REVIEW: Sherlock Holmes: A Game of Shadows
While I like Sherlock Holmes, I am far from a scholar nor have I seen every film adaptation or read every pastiche written. Still, I love the concept and the characters and setting are certainly appealing. Holmes, as created by Sir Arthur Conan Doyle, is etched in the public mind as one of the most brilliant consulting detectives ever imagined with no clue going unnoticed. His encyclopedic knowledge is legendary and his eccentricities make him nothing but fascinating, including the desire to have Dr. John Watson accompany him as companion and official biographer, a level of narcissism unique in the late 19th century.
As a result, when it was learned Guy Ritchie was to helm a new adaptation with Robert Downey Jr. as Holmes, eyebrows rose around the world. Then we saw the 2009 release, and were generally pleased with the bromance between Downey and Jude Law, the latest Watson. This was a more athletic and handsomer Holmes, even capable of expressing desire for Irene Adler (Rachel McAdams). The film horrified some and enthralled the rest, earning big bucks and prompting Warner Bros. to fast-track a sequel.
A Game of Shadows opened in December and did quite well at the global box office and now it comes to home video and digital download from Warner Home Video. After the first film established Holmes, Watson, and London, the time had come to introduce audiences to the greatest criminal mind found in literature, Prof. James Moriarty. He was teased at the end of the first film and this time we waste little footage making it clear he’s the antagonist. We’ve already adored Jared Harris’ villainy as David Robert Jones on Fringe so were pleased to see him cast as the intellectual equal to Holmes.
Holmes has determined that a series of unconnected events points to Moriarty manipulating economic and political events in Europe to push the countries on an inevitable path to war. It falls to the detective to thwart the scheme but the key difference between the two is the professor’s willingness to callously murder and destroy while Holmes remains a moral individual. It doesn’t take Holmes long to convince Watson the sum of his equation is correct and despite his impending nuptials to Mary Morstan (Kelly Reilly), the doctor agrees to assist. And we’re off.
Along the way, we briefly see Irene before she is killed by the villain and the participation of Mycroft Holmes (a delightful Stephen Fry). Additionally, Holmes becomes intertwined with the affairs of a gypsy clan including Simza (Noomi Rapace) while Watson more or less parallels that with his confrontations with a former military sharpshooter Sebastian Moran (Paul Anderson).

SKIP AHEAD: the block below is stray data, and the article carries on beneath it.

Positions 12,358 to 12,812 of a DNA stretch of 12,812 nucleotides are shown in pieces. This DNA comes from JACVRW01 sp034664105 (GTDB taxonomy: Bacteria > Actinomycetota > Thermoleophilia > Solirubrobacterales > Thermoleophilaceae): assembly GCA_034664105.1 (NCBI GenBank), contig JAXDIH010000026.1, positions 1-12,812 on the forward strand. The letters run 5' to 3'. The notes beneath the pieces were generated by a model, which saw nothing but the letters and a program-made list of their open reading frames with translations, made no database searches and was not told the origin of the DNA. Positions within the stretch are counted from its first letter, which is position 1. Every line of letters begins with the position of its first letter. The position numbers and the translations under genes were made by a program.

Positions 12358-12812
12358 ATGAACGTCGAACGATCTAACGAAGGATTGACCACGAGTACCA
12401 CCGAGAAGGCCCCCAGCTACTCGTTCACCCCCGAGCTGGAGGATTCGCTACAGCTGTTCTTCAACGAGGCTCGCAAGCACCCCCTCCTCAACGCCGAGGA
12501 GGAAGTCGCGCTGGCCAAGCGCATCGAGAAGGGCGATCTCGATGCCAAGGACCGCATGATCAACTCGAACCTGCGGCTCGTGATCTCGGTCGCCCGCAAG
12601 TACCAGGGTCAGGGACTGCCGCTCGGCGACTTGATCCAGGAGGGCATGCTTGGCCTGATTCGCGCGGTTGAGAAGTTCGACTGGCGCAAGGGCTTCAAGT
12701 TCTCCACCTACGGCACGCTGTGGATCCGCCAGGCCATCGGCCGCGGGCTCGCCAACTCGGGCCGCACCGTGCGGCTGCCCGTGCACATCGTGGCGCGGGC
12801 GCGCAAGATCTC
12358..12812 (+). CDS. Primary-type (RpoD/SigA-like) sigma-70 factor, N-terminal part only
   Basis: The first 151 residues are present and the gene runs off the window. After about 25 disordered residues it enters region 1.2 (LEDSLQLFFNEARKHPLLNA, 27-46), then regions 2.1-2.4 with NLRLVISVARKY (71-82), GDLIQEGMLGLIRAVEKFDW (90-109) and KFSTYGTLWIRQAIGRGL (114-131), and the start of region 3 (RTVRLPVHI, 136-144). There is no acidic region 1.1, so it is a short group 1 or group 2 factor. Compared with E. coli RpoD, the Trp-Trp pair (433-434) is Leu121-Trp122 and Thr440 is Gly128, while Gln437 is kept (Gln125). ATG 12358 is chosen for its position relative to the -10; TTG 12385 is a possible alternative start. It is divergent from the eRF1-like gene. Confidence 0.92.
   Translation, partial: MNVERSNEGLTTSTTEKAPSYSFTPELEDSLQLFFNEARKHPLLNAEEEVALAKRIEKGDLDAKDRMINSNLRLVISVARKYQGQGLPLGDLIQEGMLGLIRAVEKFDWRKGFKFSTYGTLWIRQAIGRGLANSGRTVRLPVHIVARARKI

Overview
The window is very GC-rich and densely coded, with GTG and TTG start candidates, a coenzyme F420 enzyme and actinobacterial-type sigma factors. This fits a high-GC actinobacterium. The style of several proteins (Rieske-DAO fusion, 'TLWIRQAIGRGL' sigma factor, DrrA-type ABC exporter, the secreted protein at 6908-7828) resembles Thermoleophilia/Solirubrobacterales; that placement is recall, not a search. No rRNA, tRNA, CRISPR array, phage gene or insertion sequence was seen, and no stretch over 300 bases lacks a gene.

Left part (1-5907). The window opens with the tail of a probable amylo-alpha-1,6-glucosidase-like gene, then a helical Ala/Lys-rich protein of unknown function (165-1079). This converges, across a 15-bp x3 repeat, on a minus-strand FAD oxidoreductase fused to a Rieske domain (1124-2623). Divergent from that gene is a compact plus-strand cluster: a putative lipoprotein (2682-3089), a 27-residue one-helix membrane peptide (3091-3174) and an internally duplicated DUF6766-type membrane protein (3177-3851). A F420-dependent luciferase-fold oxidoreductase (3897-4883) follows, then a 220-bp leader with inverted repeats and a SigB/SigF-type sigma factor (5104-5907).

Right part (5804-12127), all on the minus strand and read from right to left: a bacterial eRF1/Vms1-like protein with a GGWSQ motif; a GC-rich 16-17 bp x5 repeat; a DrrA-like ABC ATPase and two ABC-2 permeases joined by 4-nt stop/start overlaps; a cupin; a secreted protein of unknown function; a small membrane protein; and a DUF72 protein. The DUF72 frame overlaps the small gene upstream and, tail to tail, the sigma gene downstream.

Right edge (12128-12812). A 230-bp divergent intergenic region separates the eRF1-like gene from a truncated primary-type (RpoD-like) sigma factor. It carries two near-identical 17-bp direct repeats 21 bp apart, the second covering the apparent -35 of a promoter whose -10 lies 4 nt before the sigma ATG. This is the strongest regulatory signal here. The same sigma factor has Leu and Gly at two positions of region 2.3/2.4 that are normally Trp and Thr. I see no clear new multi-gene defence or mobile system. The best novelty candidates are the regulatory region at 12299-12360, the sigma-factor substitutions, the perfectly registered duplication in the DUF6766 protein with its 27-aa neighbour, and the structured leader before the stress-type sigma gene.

This time around, there’s a lot of sound and fury but in the end it doesn’t signify a lot. Moriarty is correct that the countries are headed inevitably towards war, as happens 24 years later in our world, but the geopolitical issues are never brought up and audiences are left to take the man at his word. His intricate scheme for war profiteering shows a certain level of impatience, a trait Holmes never exploits. Instead, there’s fighting, running, shooting, and lots of talk. The film’s rhythm feels off-kilter as some characters impossibly escape death one time too many while others are dropped with ease. The final confrontation between the two masters, over the clichéd chess table, is well done but by then we’re feeling somewhat exhausted and not all that invested in the outcome.
What is nice is that we get more Holmesvision coupled at the end with Moriartyvision and their final battle is nicely imagined until the final solution, which echoes “The Final Problem” on which the movie is most loosely based.
In the end, the film was a mildly entertaining way to pass an evening but it doesn’t measure up to the first and felt somewhat bloated. If they really move ahead with a third installment, one hopes they find a stronger story.
The video looks and sounds great allowing you to luxuriate in the costumes, sets, and nicely integrated CGI backgrounds.
The Blu-ray comes with the Maximum Movie Mode hosted by Downey, who snarkily asks if we’re unwell or it’s rainy out, the only possible reasons people would watch the film a second time with the extras. He makes some nice comments about the production, how things were choreographer and shot so we get the usual assortment of behind-the-scenes material so yes, if you’re looking to kill two hours (less actually if you skip ahead to just Downey moments) and like this sort of material, it’s worth a look.
Additional material can be found on the Movie App with script-to-screen comparisons, maps, character bios and other material but that requires serious desire on your part and heralds a movie away from disc to the web for such content.